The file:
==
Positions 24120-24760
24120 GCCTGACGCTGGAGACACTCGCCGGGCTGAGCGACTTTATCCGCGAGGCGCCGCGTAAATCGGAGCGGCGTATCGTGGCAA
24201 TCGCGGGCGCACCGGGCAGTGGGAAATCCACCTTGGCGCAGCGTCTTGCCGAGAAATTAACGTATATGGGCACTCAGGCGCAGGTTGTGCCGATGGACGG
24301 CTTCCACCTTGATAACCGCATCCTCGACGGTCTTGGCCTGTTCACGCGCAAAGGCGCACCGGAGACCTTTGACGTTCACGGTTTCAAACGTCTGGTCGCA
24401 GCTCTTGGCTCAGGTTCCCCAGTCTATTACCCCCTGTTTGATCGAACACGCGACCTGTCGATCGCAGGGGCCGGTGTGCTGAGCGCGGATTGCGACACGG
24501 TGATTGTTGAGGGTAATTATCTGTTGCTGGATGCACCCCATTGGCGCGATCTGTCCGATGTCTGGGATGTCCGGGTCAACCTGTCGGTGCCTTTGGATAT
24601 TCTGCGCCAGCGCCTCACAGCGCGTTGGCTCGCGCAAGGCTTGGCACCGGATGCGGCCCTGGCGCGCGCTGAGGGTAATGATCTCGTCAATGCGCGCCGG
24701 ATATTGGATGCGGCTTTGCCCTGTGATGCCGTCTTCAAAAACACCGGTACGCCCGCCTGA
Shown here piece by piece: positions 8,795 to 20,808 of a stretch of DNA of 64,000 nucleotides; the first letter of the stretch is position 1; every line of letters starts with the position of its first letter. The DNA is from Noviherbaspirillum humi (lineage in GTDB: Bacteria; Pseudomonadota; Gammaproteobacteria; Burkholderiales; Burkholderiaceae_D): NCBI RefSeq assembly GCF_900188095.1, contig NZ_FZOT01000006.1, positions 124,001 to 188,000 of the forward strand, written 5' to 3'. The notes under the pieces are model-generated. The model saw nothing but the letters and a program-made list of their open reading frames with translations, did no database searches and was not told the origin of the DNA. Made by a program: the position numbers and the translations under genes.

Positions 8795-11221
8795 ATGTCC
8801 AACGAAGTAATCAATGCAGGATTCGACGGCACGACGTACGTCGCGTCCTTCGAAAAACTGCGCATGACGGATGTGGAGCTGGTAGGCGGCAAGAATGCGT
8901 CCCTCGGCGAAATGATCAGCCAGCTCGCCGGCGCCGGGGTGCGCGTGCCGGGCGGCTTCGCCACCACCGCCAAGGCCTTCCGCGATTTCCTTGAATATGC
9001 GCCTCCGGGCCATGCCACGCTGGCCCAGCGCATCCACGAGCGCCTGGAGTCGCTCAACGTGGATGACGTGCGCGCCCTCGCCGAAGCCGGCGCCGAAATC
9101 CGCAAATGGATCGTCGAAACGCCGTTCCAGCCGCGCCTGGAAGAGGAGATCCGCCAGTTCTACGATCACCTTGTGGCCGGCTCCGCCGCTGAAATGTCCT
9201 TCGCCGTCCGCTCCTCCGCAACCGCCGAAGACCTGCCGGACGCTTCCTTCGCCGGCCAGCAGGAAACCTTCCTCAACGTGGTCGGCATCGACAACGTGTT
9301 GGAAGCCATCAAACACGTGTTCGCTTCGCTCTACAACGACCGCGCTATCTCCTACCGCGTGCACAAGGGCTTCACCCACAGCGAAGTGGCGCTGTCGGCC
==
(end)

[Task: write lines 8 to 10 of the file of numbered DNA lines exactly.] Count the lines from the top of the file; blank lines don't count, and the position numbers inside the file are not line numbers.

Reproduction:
24701 ATATTGGATGCGGCTTTGCCCTGTGATGCCGTCTTCAAAAACACCGGTACGCCCGCCTGA
Shown here piece by piece: positions 8,795 to 20,808 of a stretch of DNA of 64,000 nucleotides; the first letter of the stretch is position 1; every line of letters starts with the position of its first letter. The DNA is from Noviherbaspirillum humi (lineage in GTDB: Bacteria; Pseudomonadota; Gammaproteobacteria; Burkholderiales; Burkholderiaceae_D): NCBI RefSeq assembly GCF_900188095.1, contig NZ_FZOT01000006.1, positions 124,001 to 188,000 of the forward strand, written 5' to 3'. The notes under the pieces are model-generated. The model saw nothing but the letters and a program-made list of their open reading frames with translations, did no database searches and was not told the origin of the DNA. Made by a program: the position numbers and the translations under genes.

Positions 8795-11221